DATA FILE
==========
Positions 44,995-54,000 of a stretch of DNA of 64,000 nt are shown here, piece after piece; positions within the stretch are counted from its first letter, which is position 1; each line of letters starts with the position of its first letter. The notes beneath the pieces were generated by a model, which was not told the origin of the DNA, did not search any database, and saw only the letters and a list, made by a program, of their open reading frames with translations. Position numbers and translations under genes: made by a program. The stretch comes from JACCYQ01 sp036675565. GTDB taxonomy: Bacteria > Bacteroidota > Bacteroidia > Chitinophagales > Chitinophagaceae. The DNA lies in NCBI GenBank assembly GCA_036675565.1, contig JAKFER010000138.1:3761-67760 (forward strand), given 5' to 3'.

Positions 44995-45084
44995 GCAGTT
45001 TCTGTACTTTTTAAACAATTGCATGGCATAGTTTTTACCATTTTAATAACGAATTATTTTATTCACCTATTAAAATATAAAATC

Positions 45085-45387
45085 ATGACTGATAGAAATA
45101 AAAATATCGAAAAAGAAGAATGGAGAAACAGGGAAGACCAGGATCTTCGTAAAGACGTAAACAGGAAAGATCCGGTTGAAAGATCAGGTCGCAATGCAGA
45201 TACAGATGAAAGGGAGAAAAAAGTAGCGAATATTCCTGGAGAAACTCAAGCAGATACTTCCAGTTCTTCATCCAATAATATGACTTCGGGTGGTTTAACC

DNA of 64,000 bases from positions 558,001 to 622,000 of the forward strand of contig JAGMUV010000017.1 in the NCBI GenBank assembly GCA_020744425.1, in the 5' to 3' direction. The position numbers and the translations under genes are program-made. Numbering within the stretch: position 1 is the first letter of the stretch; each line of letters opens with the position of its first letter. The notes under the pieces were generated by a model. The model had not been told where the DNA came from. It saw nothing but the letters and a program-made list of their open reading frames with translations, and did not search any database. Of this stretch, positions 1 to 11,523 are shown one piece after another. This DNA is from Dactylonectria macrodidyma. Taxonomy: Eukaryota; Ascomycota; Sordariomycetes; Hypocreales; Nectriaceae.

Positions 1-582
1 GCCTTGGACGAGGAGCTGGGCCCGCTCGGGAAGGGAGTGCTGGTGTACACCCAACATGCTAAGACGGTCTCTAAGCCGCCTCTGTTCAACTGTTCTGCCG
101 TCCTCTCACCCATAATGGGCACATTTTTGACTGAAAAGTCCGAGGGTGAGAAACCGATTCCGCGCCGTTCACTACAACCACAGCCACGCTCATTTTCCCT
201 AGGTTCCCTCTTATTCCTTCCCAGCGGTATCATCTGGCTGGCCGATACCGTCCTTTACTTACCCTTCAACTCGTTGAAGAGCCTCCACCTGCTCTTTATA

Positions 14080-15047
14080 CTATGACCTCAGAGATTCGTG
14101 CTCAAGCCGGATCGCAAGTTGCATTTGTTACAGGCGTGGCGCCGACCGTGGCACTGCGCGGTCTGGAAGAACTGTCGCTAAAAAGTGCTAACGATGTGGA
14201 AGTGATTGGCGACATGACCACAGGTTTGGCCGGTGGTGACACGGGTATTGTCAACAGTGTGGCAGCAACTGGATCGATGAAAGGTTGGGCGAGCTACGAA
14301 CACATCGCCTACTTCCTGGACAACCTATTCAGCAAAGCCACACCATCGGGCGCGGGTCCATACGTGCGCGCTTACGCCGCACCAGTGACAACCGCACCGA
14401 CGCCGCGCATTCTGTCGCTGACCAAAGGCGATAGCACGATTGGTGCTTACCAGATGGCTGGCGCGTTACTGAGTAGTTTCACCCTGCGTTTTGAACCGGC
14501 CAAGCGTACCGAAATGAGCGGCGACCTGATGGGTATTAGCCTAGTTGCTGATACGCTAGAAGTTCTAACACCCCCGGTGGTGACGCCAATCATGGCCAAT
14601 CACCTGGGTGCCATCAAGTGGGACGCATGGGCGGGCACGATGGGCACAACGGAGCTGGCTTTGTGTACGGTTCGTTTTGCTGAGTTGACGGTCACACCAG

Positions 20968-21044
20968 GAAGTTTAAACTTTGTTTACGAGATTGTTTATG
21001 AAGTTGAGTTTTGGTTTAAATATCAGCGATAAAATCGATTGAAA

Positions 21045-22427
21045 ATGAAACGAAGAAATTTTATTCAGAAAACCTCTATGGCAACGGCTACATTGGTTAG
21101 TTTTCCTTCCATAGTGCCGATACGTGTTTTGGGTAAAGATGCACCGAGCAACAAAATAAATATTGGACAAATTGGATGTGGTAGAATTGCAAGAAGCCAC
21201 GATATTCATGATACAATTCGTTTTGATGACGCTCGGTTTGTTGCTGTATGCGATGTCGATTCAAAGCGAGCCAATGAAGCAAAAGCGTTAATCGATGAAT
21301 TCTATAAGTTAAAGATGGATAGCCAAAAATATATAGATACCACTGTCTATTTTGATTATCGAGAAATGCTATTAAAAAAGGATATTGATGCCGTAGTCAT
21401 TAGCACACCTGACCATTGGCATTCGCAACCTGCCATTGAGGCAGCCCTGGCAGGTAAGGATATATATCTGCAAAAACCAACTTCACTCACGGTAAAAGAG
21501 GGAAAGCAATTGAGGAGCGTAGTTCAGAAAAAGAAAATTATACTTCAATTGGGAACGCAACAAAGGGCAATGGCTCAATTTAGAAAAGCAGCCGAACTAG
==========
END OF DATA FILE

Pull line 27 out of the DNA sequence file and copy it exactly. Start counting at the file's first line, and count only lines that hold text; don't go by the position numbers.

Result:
21101 TTTTCCTTCCATAGTGCCGATACGTGTTTTGGGTAAAGATGCACCGAGCAACAAAATAAATATTGGACAAATTGGATGTGGTAGAATTGCAAGAAGCCAC